The following article is a part of conference coverage from the 2019 American College of Rheumatology/The Association of Rheumatology Professionals (ACR/ARP) Annual Meeting, being held in Atlanta, Georgia. The team at Rheumatology Advisor will be reporting on the latest news and research conducted by leading experts in rheumatology. Check back for more from the 2019 ACR/ARP Annual Meeting.
ATLANTA — Patients with osteoarthritis (OA) who are switched from nonsteroidal anti-inflammatory drugs (NSAIDs) to tanezumab experience improvement in pain and physical functioning, according to research results presented at the 2019 American College of Rheumatology/Association of Rheumatology Professionals (ACR/ARP) Annual Meeting, held November 8 to 13, 2019, in Atlanta, Georgia. Investigators also found that the safety and tolerability profile of tanezumab was consistent with prior studies.
Researchers examined the general efficacy, safety, and tolerability of switching from NSAID use to subcutaneous tanezumab, instead of further oral NSAID treatment in patients with OA and moderate to severe pain.
Data from patients with either hip or knee OA were included, according to the ACR criteria with x-ray confirmation, baseline Western Ontario and McMaster Universities Osteoarthritis Index (WOMAC) Pain and Physical Function subscale scores of ≥5, baseline Patient’s Global Assessment of OA (PGA-OA) of “fair,” “poor,” or “very poor, and a history of inadequate pain relief with acetaminophen or tramadol, or unwillingness to take an opioid.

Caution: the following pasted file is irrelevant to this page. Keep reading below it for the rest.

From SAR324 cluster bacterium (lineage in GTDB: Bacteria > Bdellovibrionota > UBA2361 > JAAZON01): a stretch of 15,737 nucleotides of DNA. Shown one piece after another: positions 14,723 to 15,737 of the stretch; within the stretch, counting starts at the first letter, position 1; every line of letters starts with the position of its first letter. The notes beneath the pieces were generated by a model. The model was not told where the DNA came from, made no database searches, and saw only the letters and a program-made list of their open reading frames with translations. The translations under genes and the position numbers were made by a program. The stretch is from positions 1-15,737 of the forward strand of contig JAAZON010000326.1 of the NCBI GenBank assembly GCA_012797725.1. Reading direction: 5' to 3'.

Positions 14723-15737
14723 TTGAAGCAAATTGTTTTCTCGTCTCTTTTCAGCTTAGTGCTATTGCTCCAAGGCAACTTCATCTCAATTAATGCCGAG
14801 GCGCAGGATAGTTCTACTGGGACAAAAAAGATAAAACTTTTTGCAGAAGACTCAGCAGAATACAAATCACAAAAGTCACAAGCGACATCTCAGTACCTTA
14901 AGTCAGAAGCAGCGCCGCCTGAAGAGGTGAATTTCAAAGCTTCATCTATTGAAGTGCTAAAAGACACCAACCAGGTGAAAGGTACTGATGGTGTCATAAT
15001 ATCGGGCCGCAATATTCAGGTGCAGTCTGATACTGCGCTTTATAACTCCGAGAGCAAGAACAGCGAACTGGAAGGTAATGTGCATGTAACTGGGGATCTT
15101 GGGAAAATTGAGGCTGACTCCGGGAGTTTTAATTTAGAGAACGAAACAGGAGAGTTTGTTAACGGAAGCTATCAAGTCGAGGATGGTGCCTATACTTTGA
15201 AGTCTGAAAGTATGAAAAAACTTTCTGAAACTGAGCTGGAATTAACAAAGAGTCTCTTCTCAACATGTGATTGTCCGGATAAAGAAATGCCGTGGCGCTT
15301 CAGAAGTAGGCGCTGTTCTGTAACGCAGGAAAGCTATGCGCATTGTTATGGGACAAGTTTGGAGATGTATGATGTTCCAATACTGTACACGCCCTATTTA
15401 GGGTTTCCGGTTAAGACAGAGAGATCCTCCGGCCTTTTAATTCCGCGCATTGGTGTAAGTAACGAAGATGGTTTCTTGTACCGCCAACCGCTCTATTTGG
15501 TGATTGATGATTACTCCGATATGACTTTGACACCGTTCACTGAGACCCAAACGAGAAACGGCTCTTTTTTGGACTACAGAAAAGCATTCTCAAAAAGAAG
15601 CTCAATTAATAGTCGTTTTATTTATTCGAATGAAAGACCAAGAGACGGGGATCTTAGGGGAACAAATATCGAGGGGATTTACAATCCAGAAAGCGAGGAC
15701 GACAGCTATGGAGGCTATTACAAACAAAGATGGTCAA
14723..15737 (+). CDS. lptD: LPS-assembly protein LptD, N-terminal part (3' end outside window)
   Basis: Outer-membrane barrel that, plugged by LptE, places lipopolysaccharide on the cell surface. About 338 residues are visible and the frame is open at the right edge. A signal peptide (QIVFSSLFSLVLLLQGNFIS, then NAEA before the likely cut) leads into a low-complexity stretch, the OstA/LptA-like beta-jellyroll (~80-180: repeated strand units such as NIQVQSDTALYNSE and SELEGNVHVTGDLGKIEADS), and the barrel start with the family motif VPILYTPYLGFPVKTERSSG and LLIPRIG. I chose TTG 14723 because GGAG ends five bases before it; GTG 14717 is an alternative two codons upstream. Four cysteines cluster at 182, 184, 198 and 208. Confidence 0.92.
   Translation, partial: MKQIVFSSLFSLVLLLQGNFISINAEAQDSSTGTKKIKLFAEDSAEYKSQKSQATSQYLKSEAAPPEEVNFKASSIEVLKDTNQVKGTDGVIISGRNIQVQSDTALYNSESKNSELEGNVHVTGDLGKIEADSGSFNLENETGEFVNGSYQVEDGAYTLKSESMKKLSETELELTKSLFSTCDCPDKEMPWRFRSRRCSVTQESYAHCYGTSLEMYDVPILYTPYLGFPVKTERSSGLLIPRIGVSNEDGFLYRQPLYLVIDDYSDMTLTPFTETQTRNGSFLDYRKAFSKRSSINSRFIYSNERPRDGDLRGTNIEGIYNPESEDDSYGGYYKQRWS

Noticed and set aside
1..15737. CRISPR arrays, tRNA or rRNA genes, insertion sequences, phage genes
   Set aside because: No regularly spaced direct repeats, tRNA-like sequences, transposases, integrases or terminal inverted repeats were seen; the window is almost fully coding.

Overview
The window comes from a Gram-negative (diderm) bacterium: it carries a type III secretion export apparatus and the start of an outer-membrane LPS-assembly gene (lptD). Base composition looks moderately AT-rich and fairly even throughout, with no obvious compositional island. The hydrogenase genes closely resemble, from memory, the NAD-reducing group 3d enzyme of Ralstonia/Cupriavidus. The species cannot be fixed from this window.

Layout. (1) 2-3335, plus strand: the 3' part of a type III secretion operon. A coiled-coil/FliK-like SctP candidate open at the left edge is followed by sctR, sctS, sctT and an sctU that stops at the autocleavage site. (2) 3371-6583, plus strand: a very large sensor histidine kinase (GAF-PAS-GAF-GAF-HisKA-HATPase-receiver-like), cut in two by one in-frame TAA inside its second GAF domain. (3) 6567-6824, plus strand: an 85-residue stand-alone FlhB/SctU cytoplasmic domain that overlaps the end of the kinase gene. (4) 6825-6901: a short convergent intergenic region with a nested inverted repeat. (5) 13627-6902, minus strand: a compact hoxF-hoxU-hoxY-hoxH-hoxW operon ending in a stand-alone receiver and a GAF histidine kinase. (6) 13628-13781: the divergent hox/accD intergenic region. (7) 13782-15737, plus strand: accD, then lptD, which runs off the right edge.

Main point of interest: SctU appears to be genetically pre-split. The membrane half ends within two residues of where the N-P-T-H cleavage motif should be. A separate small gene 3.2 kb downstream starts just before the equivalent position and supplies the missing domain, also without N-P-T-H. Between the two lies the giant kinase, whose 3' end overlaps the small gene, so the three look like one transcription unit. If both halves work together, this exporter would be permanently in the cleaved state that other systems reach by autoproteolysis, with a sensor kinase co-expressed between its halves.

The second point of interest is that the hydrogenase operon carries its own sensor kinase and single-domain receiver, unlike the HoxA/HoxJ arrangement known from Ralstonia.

Patients were randomly assigned to receive either tanezumab (2.5 mg or 5 mg subcutaneously every 8 weeks) or an NSAID (naproxen 500 mg, celecoxib 100 mg, or diclofenac extended-release 75 mg orally twice daily).
A total of 3021 patients (mean age, 60.3±61.2 years) were randomly assigned to a treatment group, of whom 2996 were included in both the safety and efficacy analyses. Overall, 1312 patients completed the treatment period (45%, 42%, and 45% of the tanezumab 2.5 mg, tanezumab 5 mg, and NSAID groups, respectively); 2227 patients completed the safety period (74%, 76%, and 73%, respectively). Duration of OA was 8.5 to 9.1 years; for 85% to 86% of patients, the knee was the OA index joint.
At 16 weeks, compared with patients in the NSAID group, patients in the tanezumab 5 mg group demonstrated a statistically significant improvement in WOMAC Pain and WOMAC Physical Function. Compared with the NSAID group, improvement in co-primary efficacy end points (change from baseline to week 16 in WOMAC Pain and Physical Function, and PGA-OA scores) in the tanezumab 2.5 mg group was not significantly different. At week 56, neither dose of tanezumab was significantly different than in the NSAID group.
Overall incidence of treatment-emergent adverse events and serious treatment-emergent adverse events were highest in the tanezumab 5 mg group, but were similar among the tanezumab 2.5 mg and NSAID groups. Eight deaths were recorded in the tanezumab-treated groups, but none of them were considered treatment-related.
“Patients who switched from NSAID to tanezumab 5 mg…had greater improvement in OA pain and physical function…at week 16 than patients who continued NSAID therapy,” the researchers concluded. “Differences in efficacy end points between tanezumab 2.5 mg subcutaneous and NSAID did not reach statistical significance.”
Disclosure: Several study authors declared affiliations with the pharmaceutical industry. Please see the original reference for a full list of authors’ disclosures.
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Hochberg MC, Carrino J, Schnitzer T, et al. Subcutaneous tanezumab vs NSAID for the treatment of osteoarthritis: efficacy and general safety results from a randomized, double-blind, active-controlled, 80-week, phase-3 study. Presented at: 2019 ACR/ARP Annual Meeting; November 8-13, 2019; Atlanta, GA. Abstract 1302.